When we go to the airport, we use fully automated self-service check-in kiosks that read our passports and guide us through the bag check and ticketing process. When we land and have to pass through customs, machines read our forms, connect to a variety of global databases and make a preliminary evaluation on whether the paperwork checks out. Despite this reliance on automation, only the human border control officer can really tell if someone might look “wrong” and whether their story about where they have been and why makes sense. This is an important point that we’ll discuss later on in this piece: people-as-a-premium.
Look at Uber, which has totally disrupted the taxi industry. The Uber app, and its backend services processing, tracks/compares/predicts demand and supply for an inconceivable number of variables that are changing in real time. Efficient artificial intelligence algorithms allow Uber to maximize their customer service and profit opportunities.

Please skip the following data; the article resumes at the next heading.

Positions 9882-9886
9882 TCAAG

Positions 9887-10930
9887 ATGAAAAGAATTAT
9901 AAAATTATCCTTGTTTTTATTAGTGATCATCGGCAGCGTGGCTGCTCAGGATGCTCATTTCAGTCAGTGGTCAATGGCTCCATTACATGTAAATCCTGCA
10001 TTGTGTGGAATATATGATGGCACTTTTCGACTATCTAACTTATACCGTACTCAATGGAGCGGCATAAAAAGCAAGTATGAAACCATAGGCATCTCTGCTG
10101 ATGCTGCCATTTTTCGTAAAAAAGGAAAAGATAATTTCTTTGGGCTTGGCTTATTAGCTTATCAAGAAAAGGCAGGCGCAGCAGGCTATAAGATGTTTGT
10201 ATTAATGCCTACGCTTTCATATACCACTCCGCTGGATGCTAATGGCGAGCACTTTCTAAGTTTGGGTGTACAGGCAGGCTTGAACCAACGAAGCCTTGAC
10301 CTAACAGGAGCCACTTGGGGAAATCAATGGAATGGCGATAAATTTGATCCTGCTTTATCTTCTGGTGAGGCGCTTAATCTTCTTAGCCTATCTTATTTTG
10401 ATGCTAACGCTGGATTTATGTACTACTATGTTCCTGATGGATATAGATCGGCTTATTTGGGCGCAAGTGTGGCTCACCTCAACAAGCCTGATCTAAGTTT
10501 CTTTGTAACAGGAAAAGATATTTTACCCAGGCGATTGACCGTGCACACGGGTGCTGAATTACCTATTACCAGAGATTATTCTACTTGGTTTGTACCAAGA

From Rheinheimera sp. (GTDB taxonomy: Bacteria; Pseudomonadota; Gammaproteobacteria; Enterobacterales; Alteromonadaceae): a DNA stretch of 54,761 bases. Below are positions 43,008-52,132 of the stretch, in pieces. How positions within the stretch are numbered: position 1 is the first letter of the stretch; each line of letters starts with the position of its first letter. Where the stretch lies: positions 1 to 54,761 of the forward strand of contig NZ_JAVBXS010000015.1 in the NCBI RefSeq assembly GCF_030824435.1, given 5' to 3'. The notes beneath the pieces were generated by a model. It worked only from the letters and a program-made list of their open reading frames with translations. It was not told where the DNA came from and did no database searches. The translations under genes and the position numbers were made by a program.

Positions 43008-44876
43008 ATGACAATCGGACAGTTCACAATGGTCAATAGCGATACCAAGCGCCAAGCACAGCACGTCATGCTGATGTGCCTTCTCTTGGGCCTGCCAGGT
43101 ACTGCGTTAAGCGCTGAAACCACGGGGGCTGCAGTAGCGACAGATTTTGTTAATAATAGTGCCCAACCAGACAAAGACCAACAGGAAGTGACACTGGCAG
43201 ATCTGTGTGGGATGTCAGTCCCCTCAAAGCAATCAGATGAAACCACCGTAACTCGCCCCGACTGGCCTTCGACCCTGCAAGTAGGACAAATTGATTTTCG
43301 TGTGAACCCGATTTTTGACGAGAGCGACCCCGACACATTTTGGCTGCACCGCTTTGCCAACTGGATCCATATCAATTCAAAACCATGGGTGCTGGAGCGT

I predict the pace of change in this kind of use of expert systems will continue to accelerate. Robotic automation powered by artificial intelligence will play an ever-increasing role in every aspect of human activity. Today, we are seeing a lot of growth in the security and business sectors. For example, companies, utilities and government agencies needing enhanced or expanded layers of security are turning to robots – or unmanned ground vehicles – to work alongside humans. These robots – equipped with 360-degree cameras constantly recording video – use a variety of AI-driven navigation systems to patrol and help humans take care of security needs in dangerous environments, or environments where the work is so repetitive and boring that mistakes are common. A security robot doesn’t get bored. It also doesn’t need breaks, is not bothered by weather conditions, doesn’t get sick and can likely patrol for 12 hours at a time without tiring.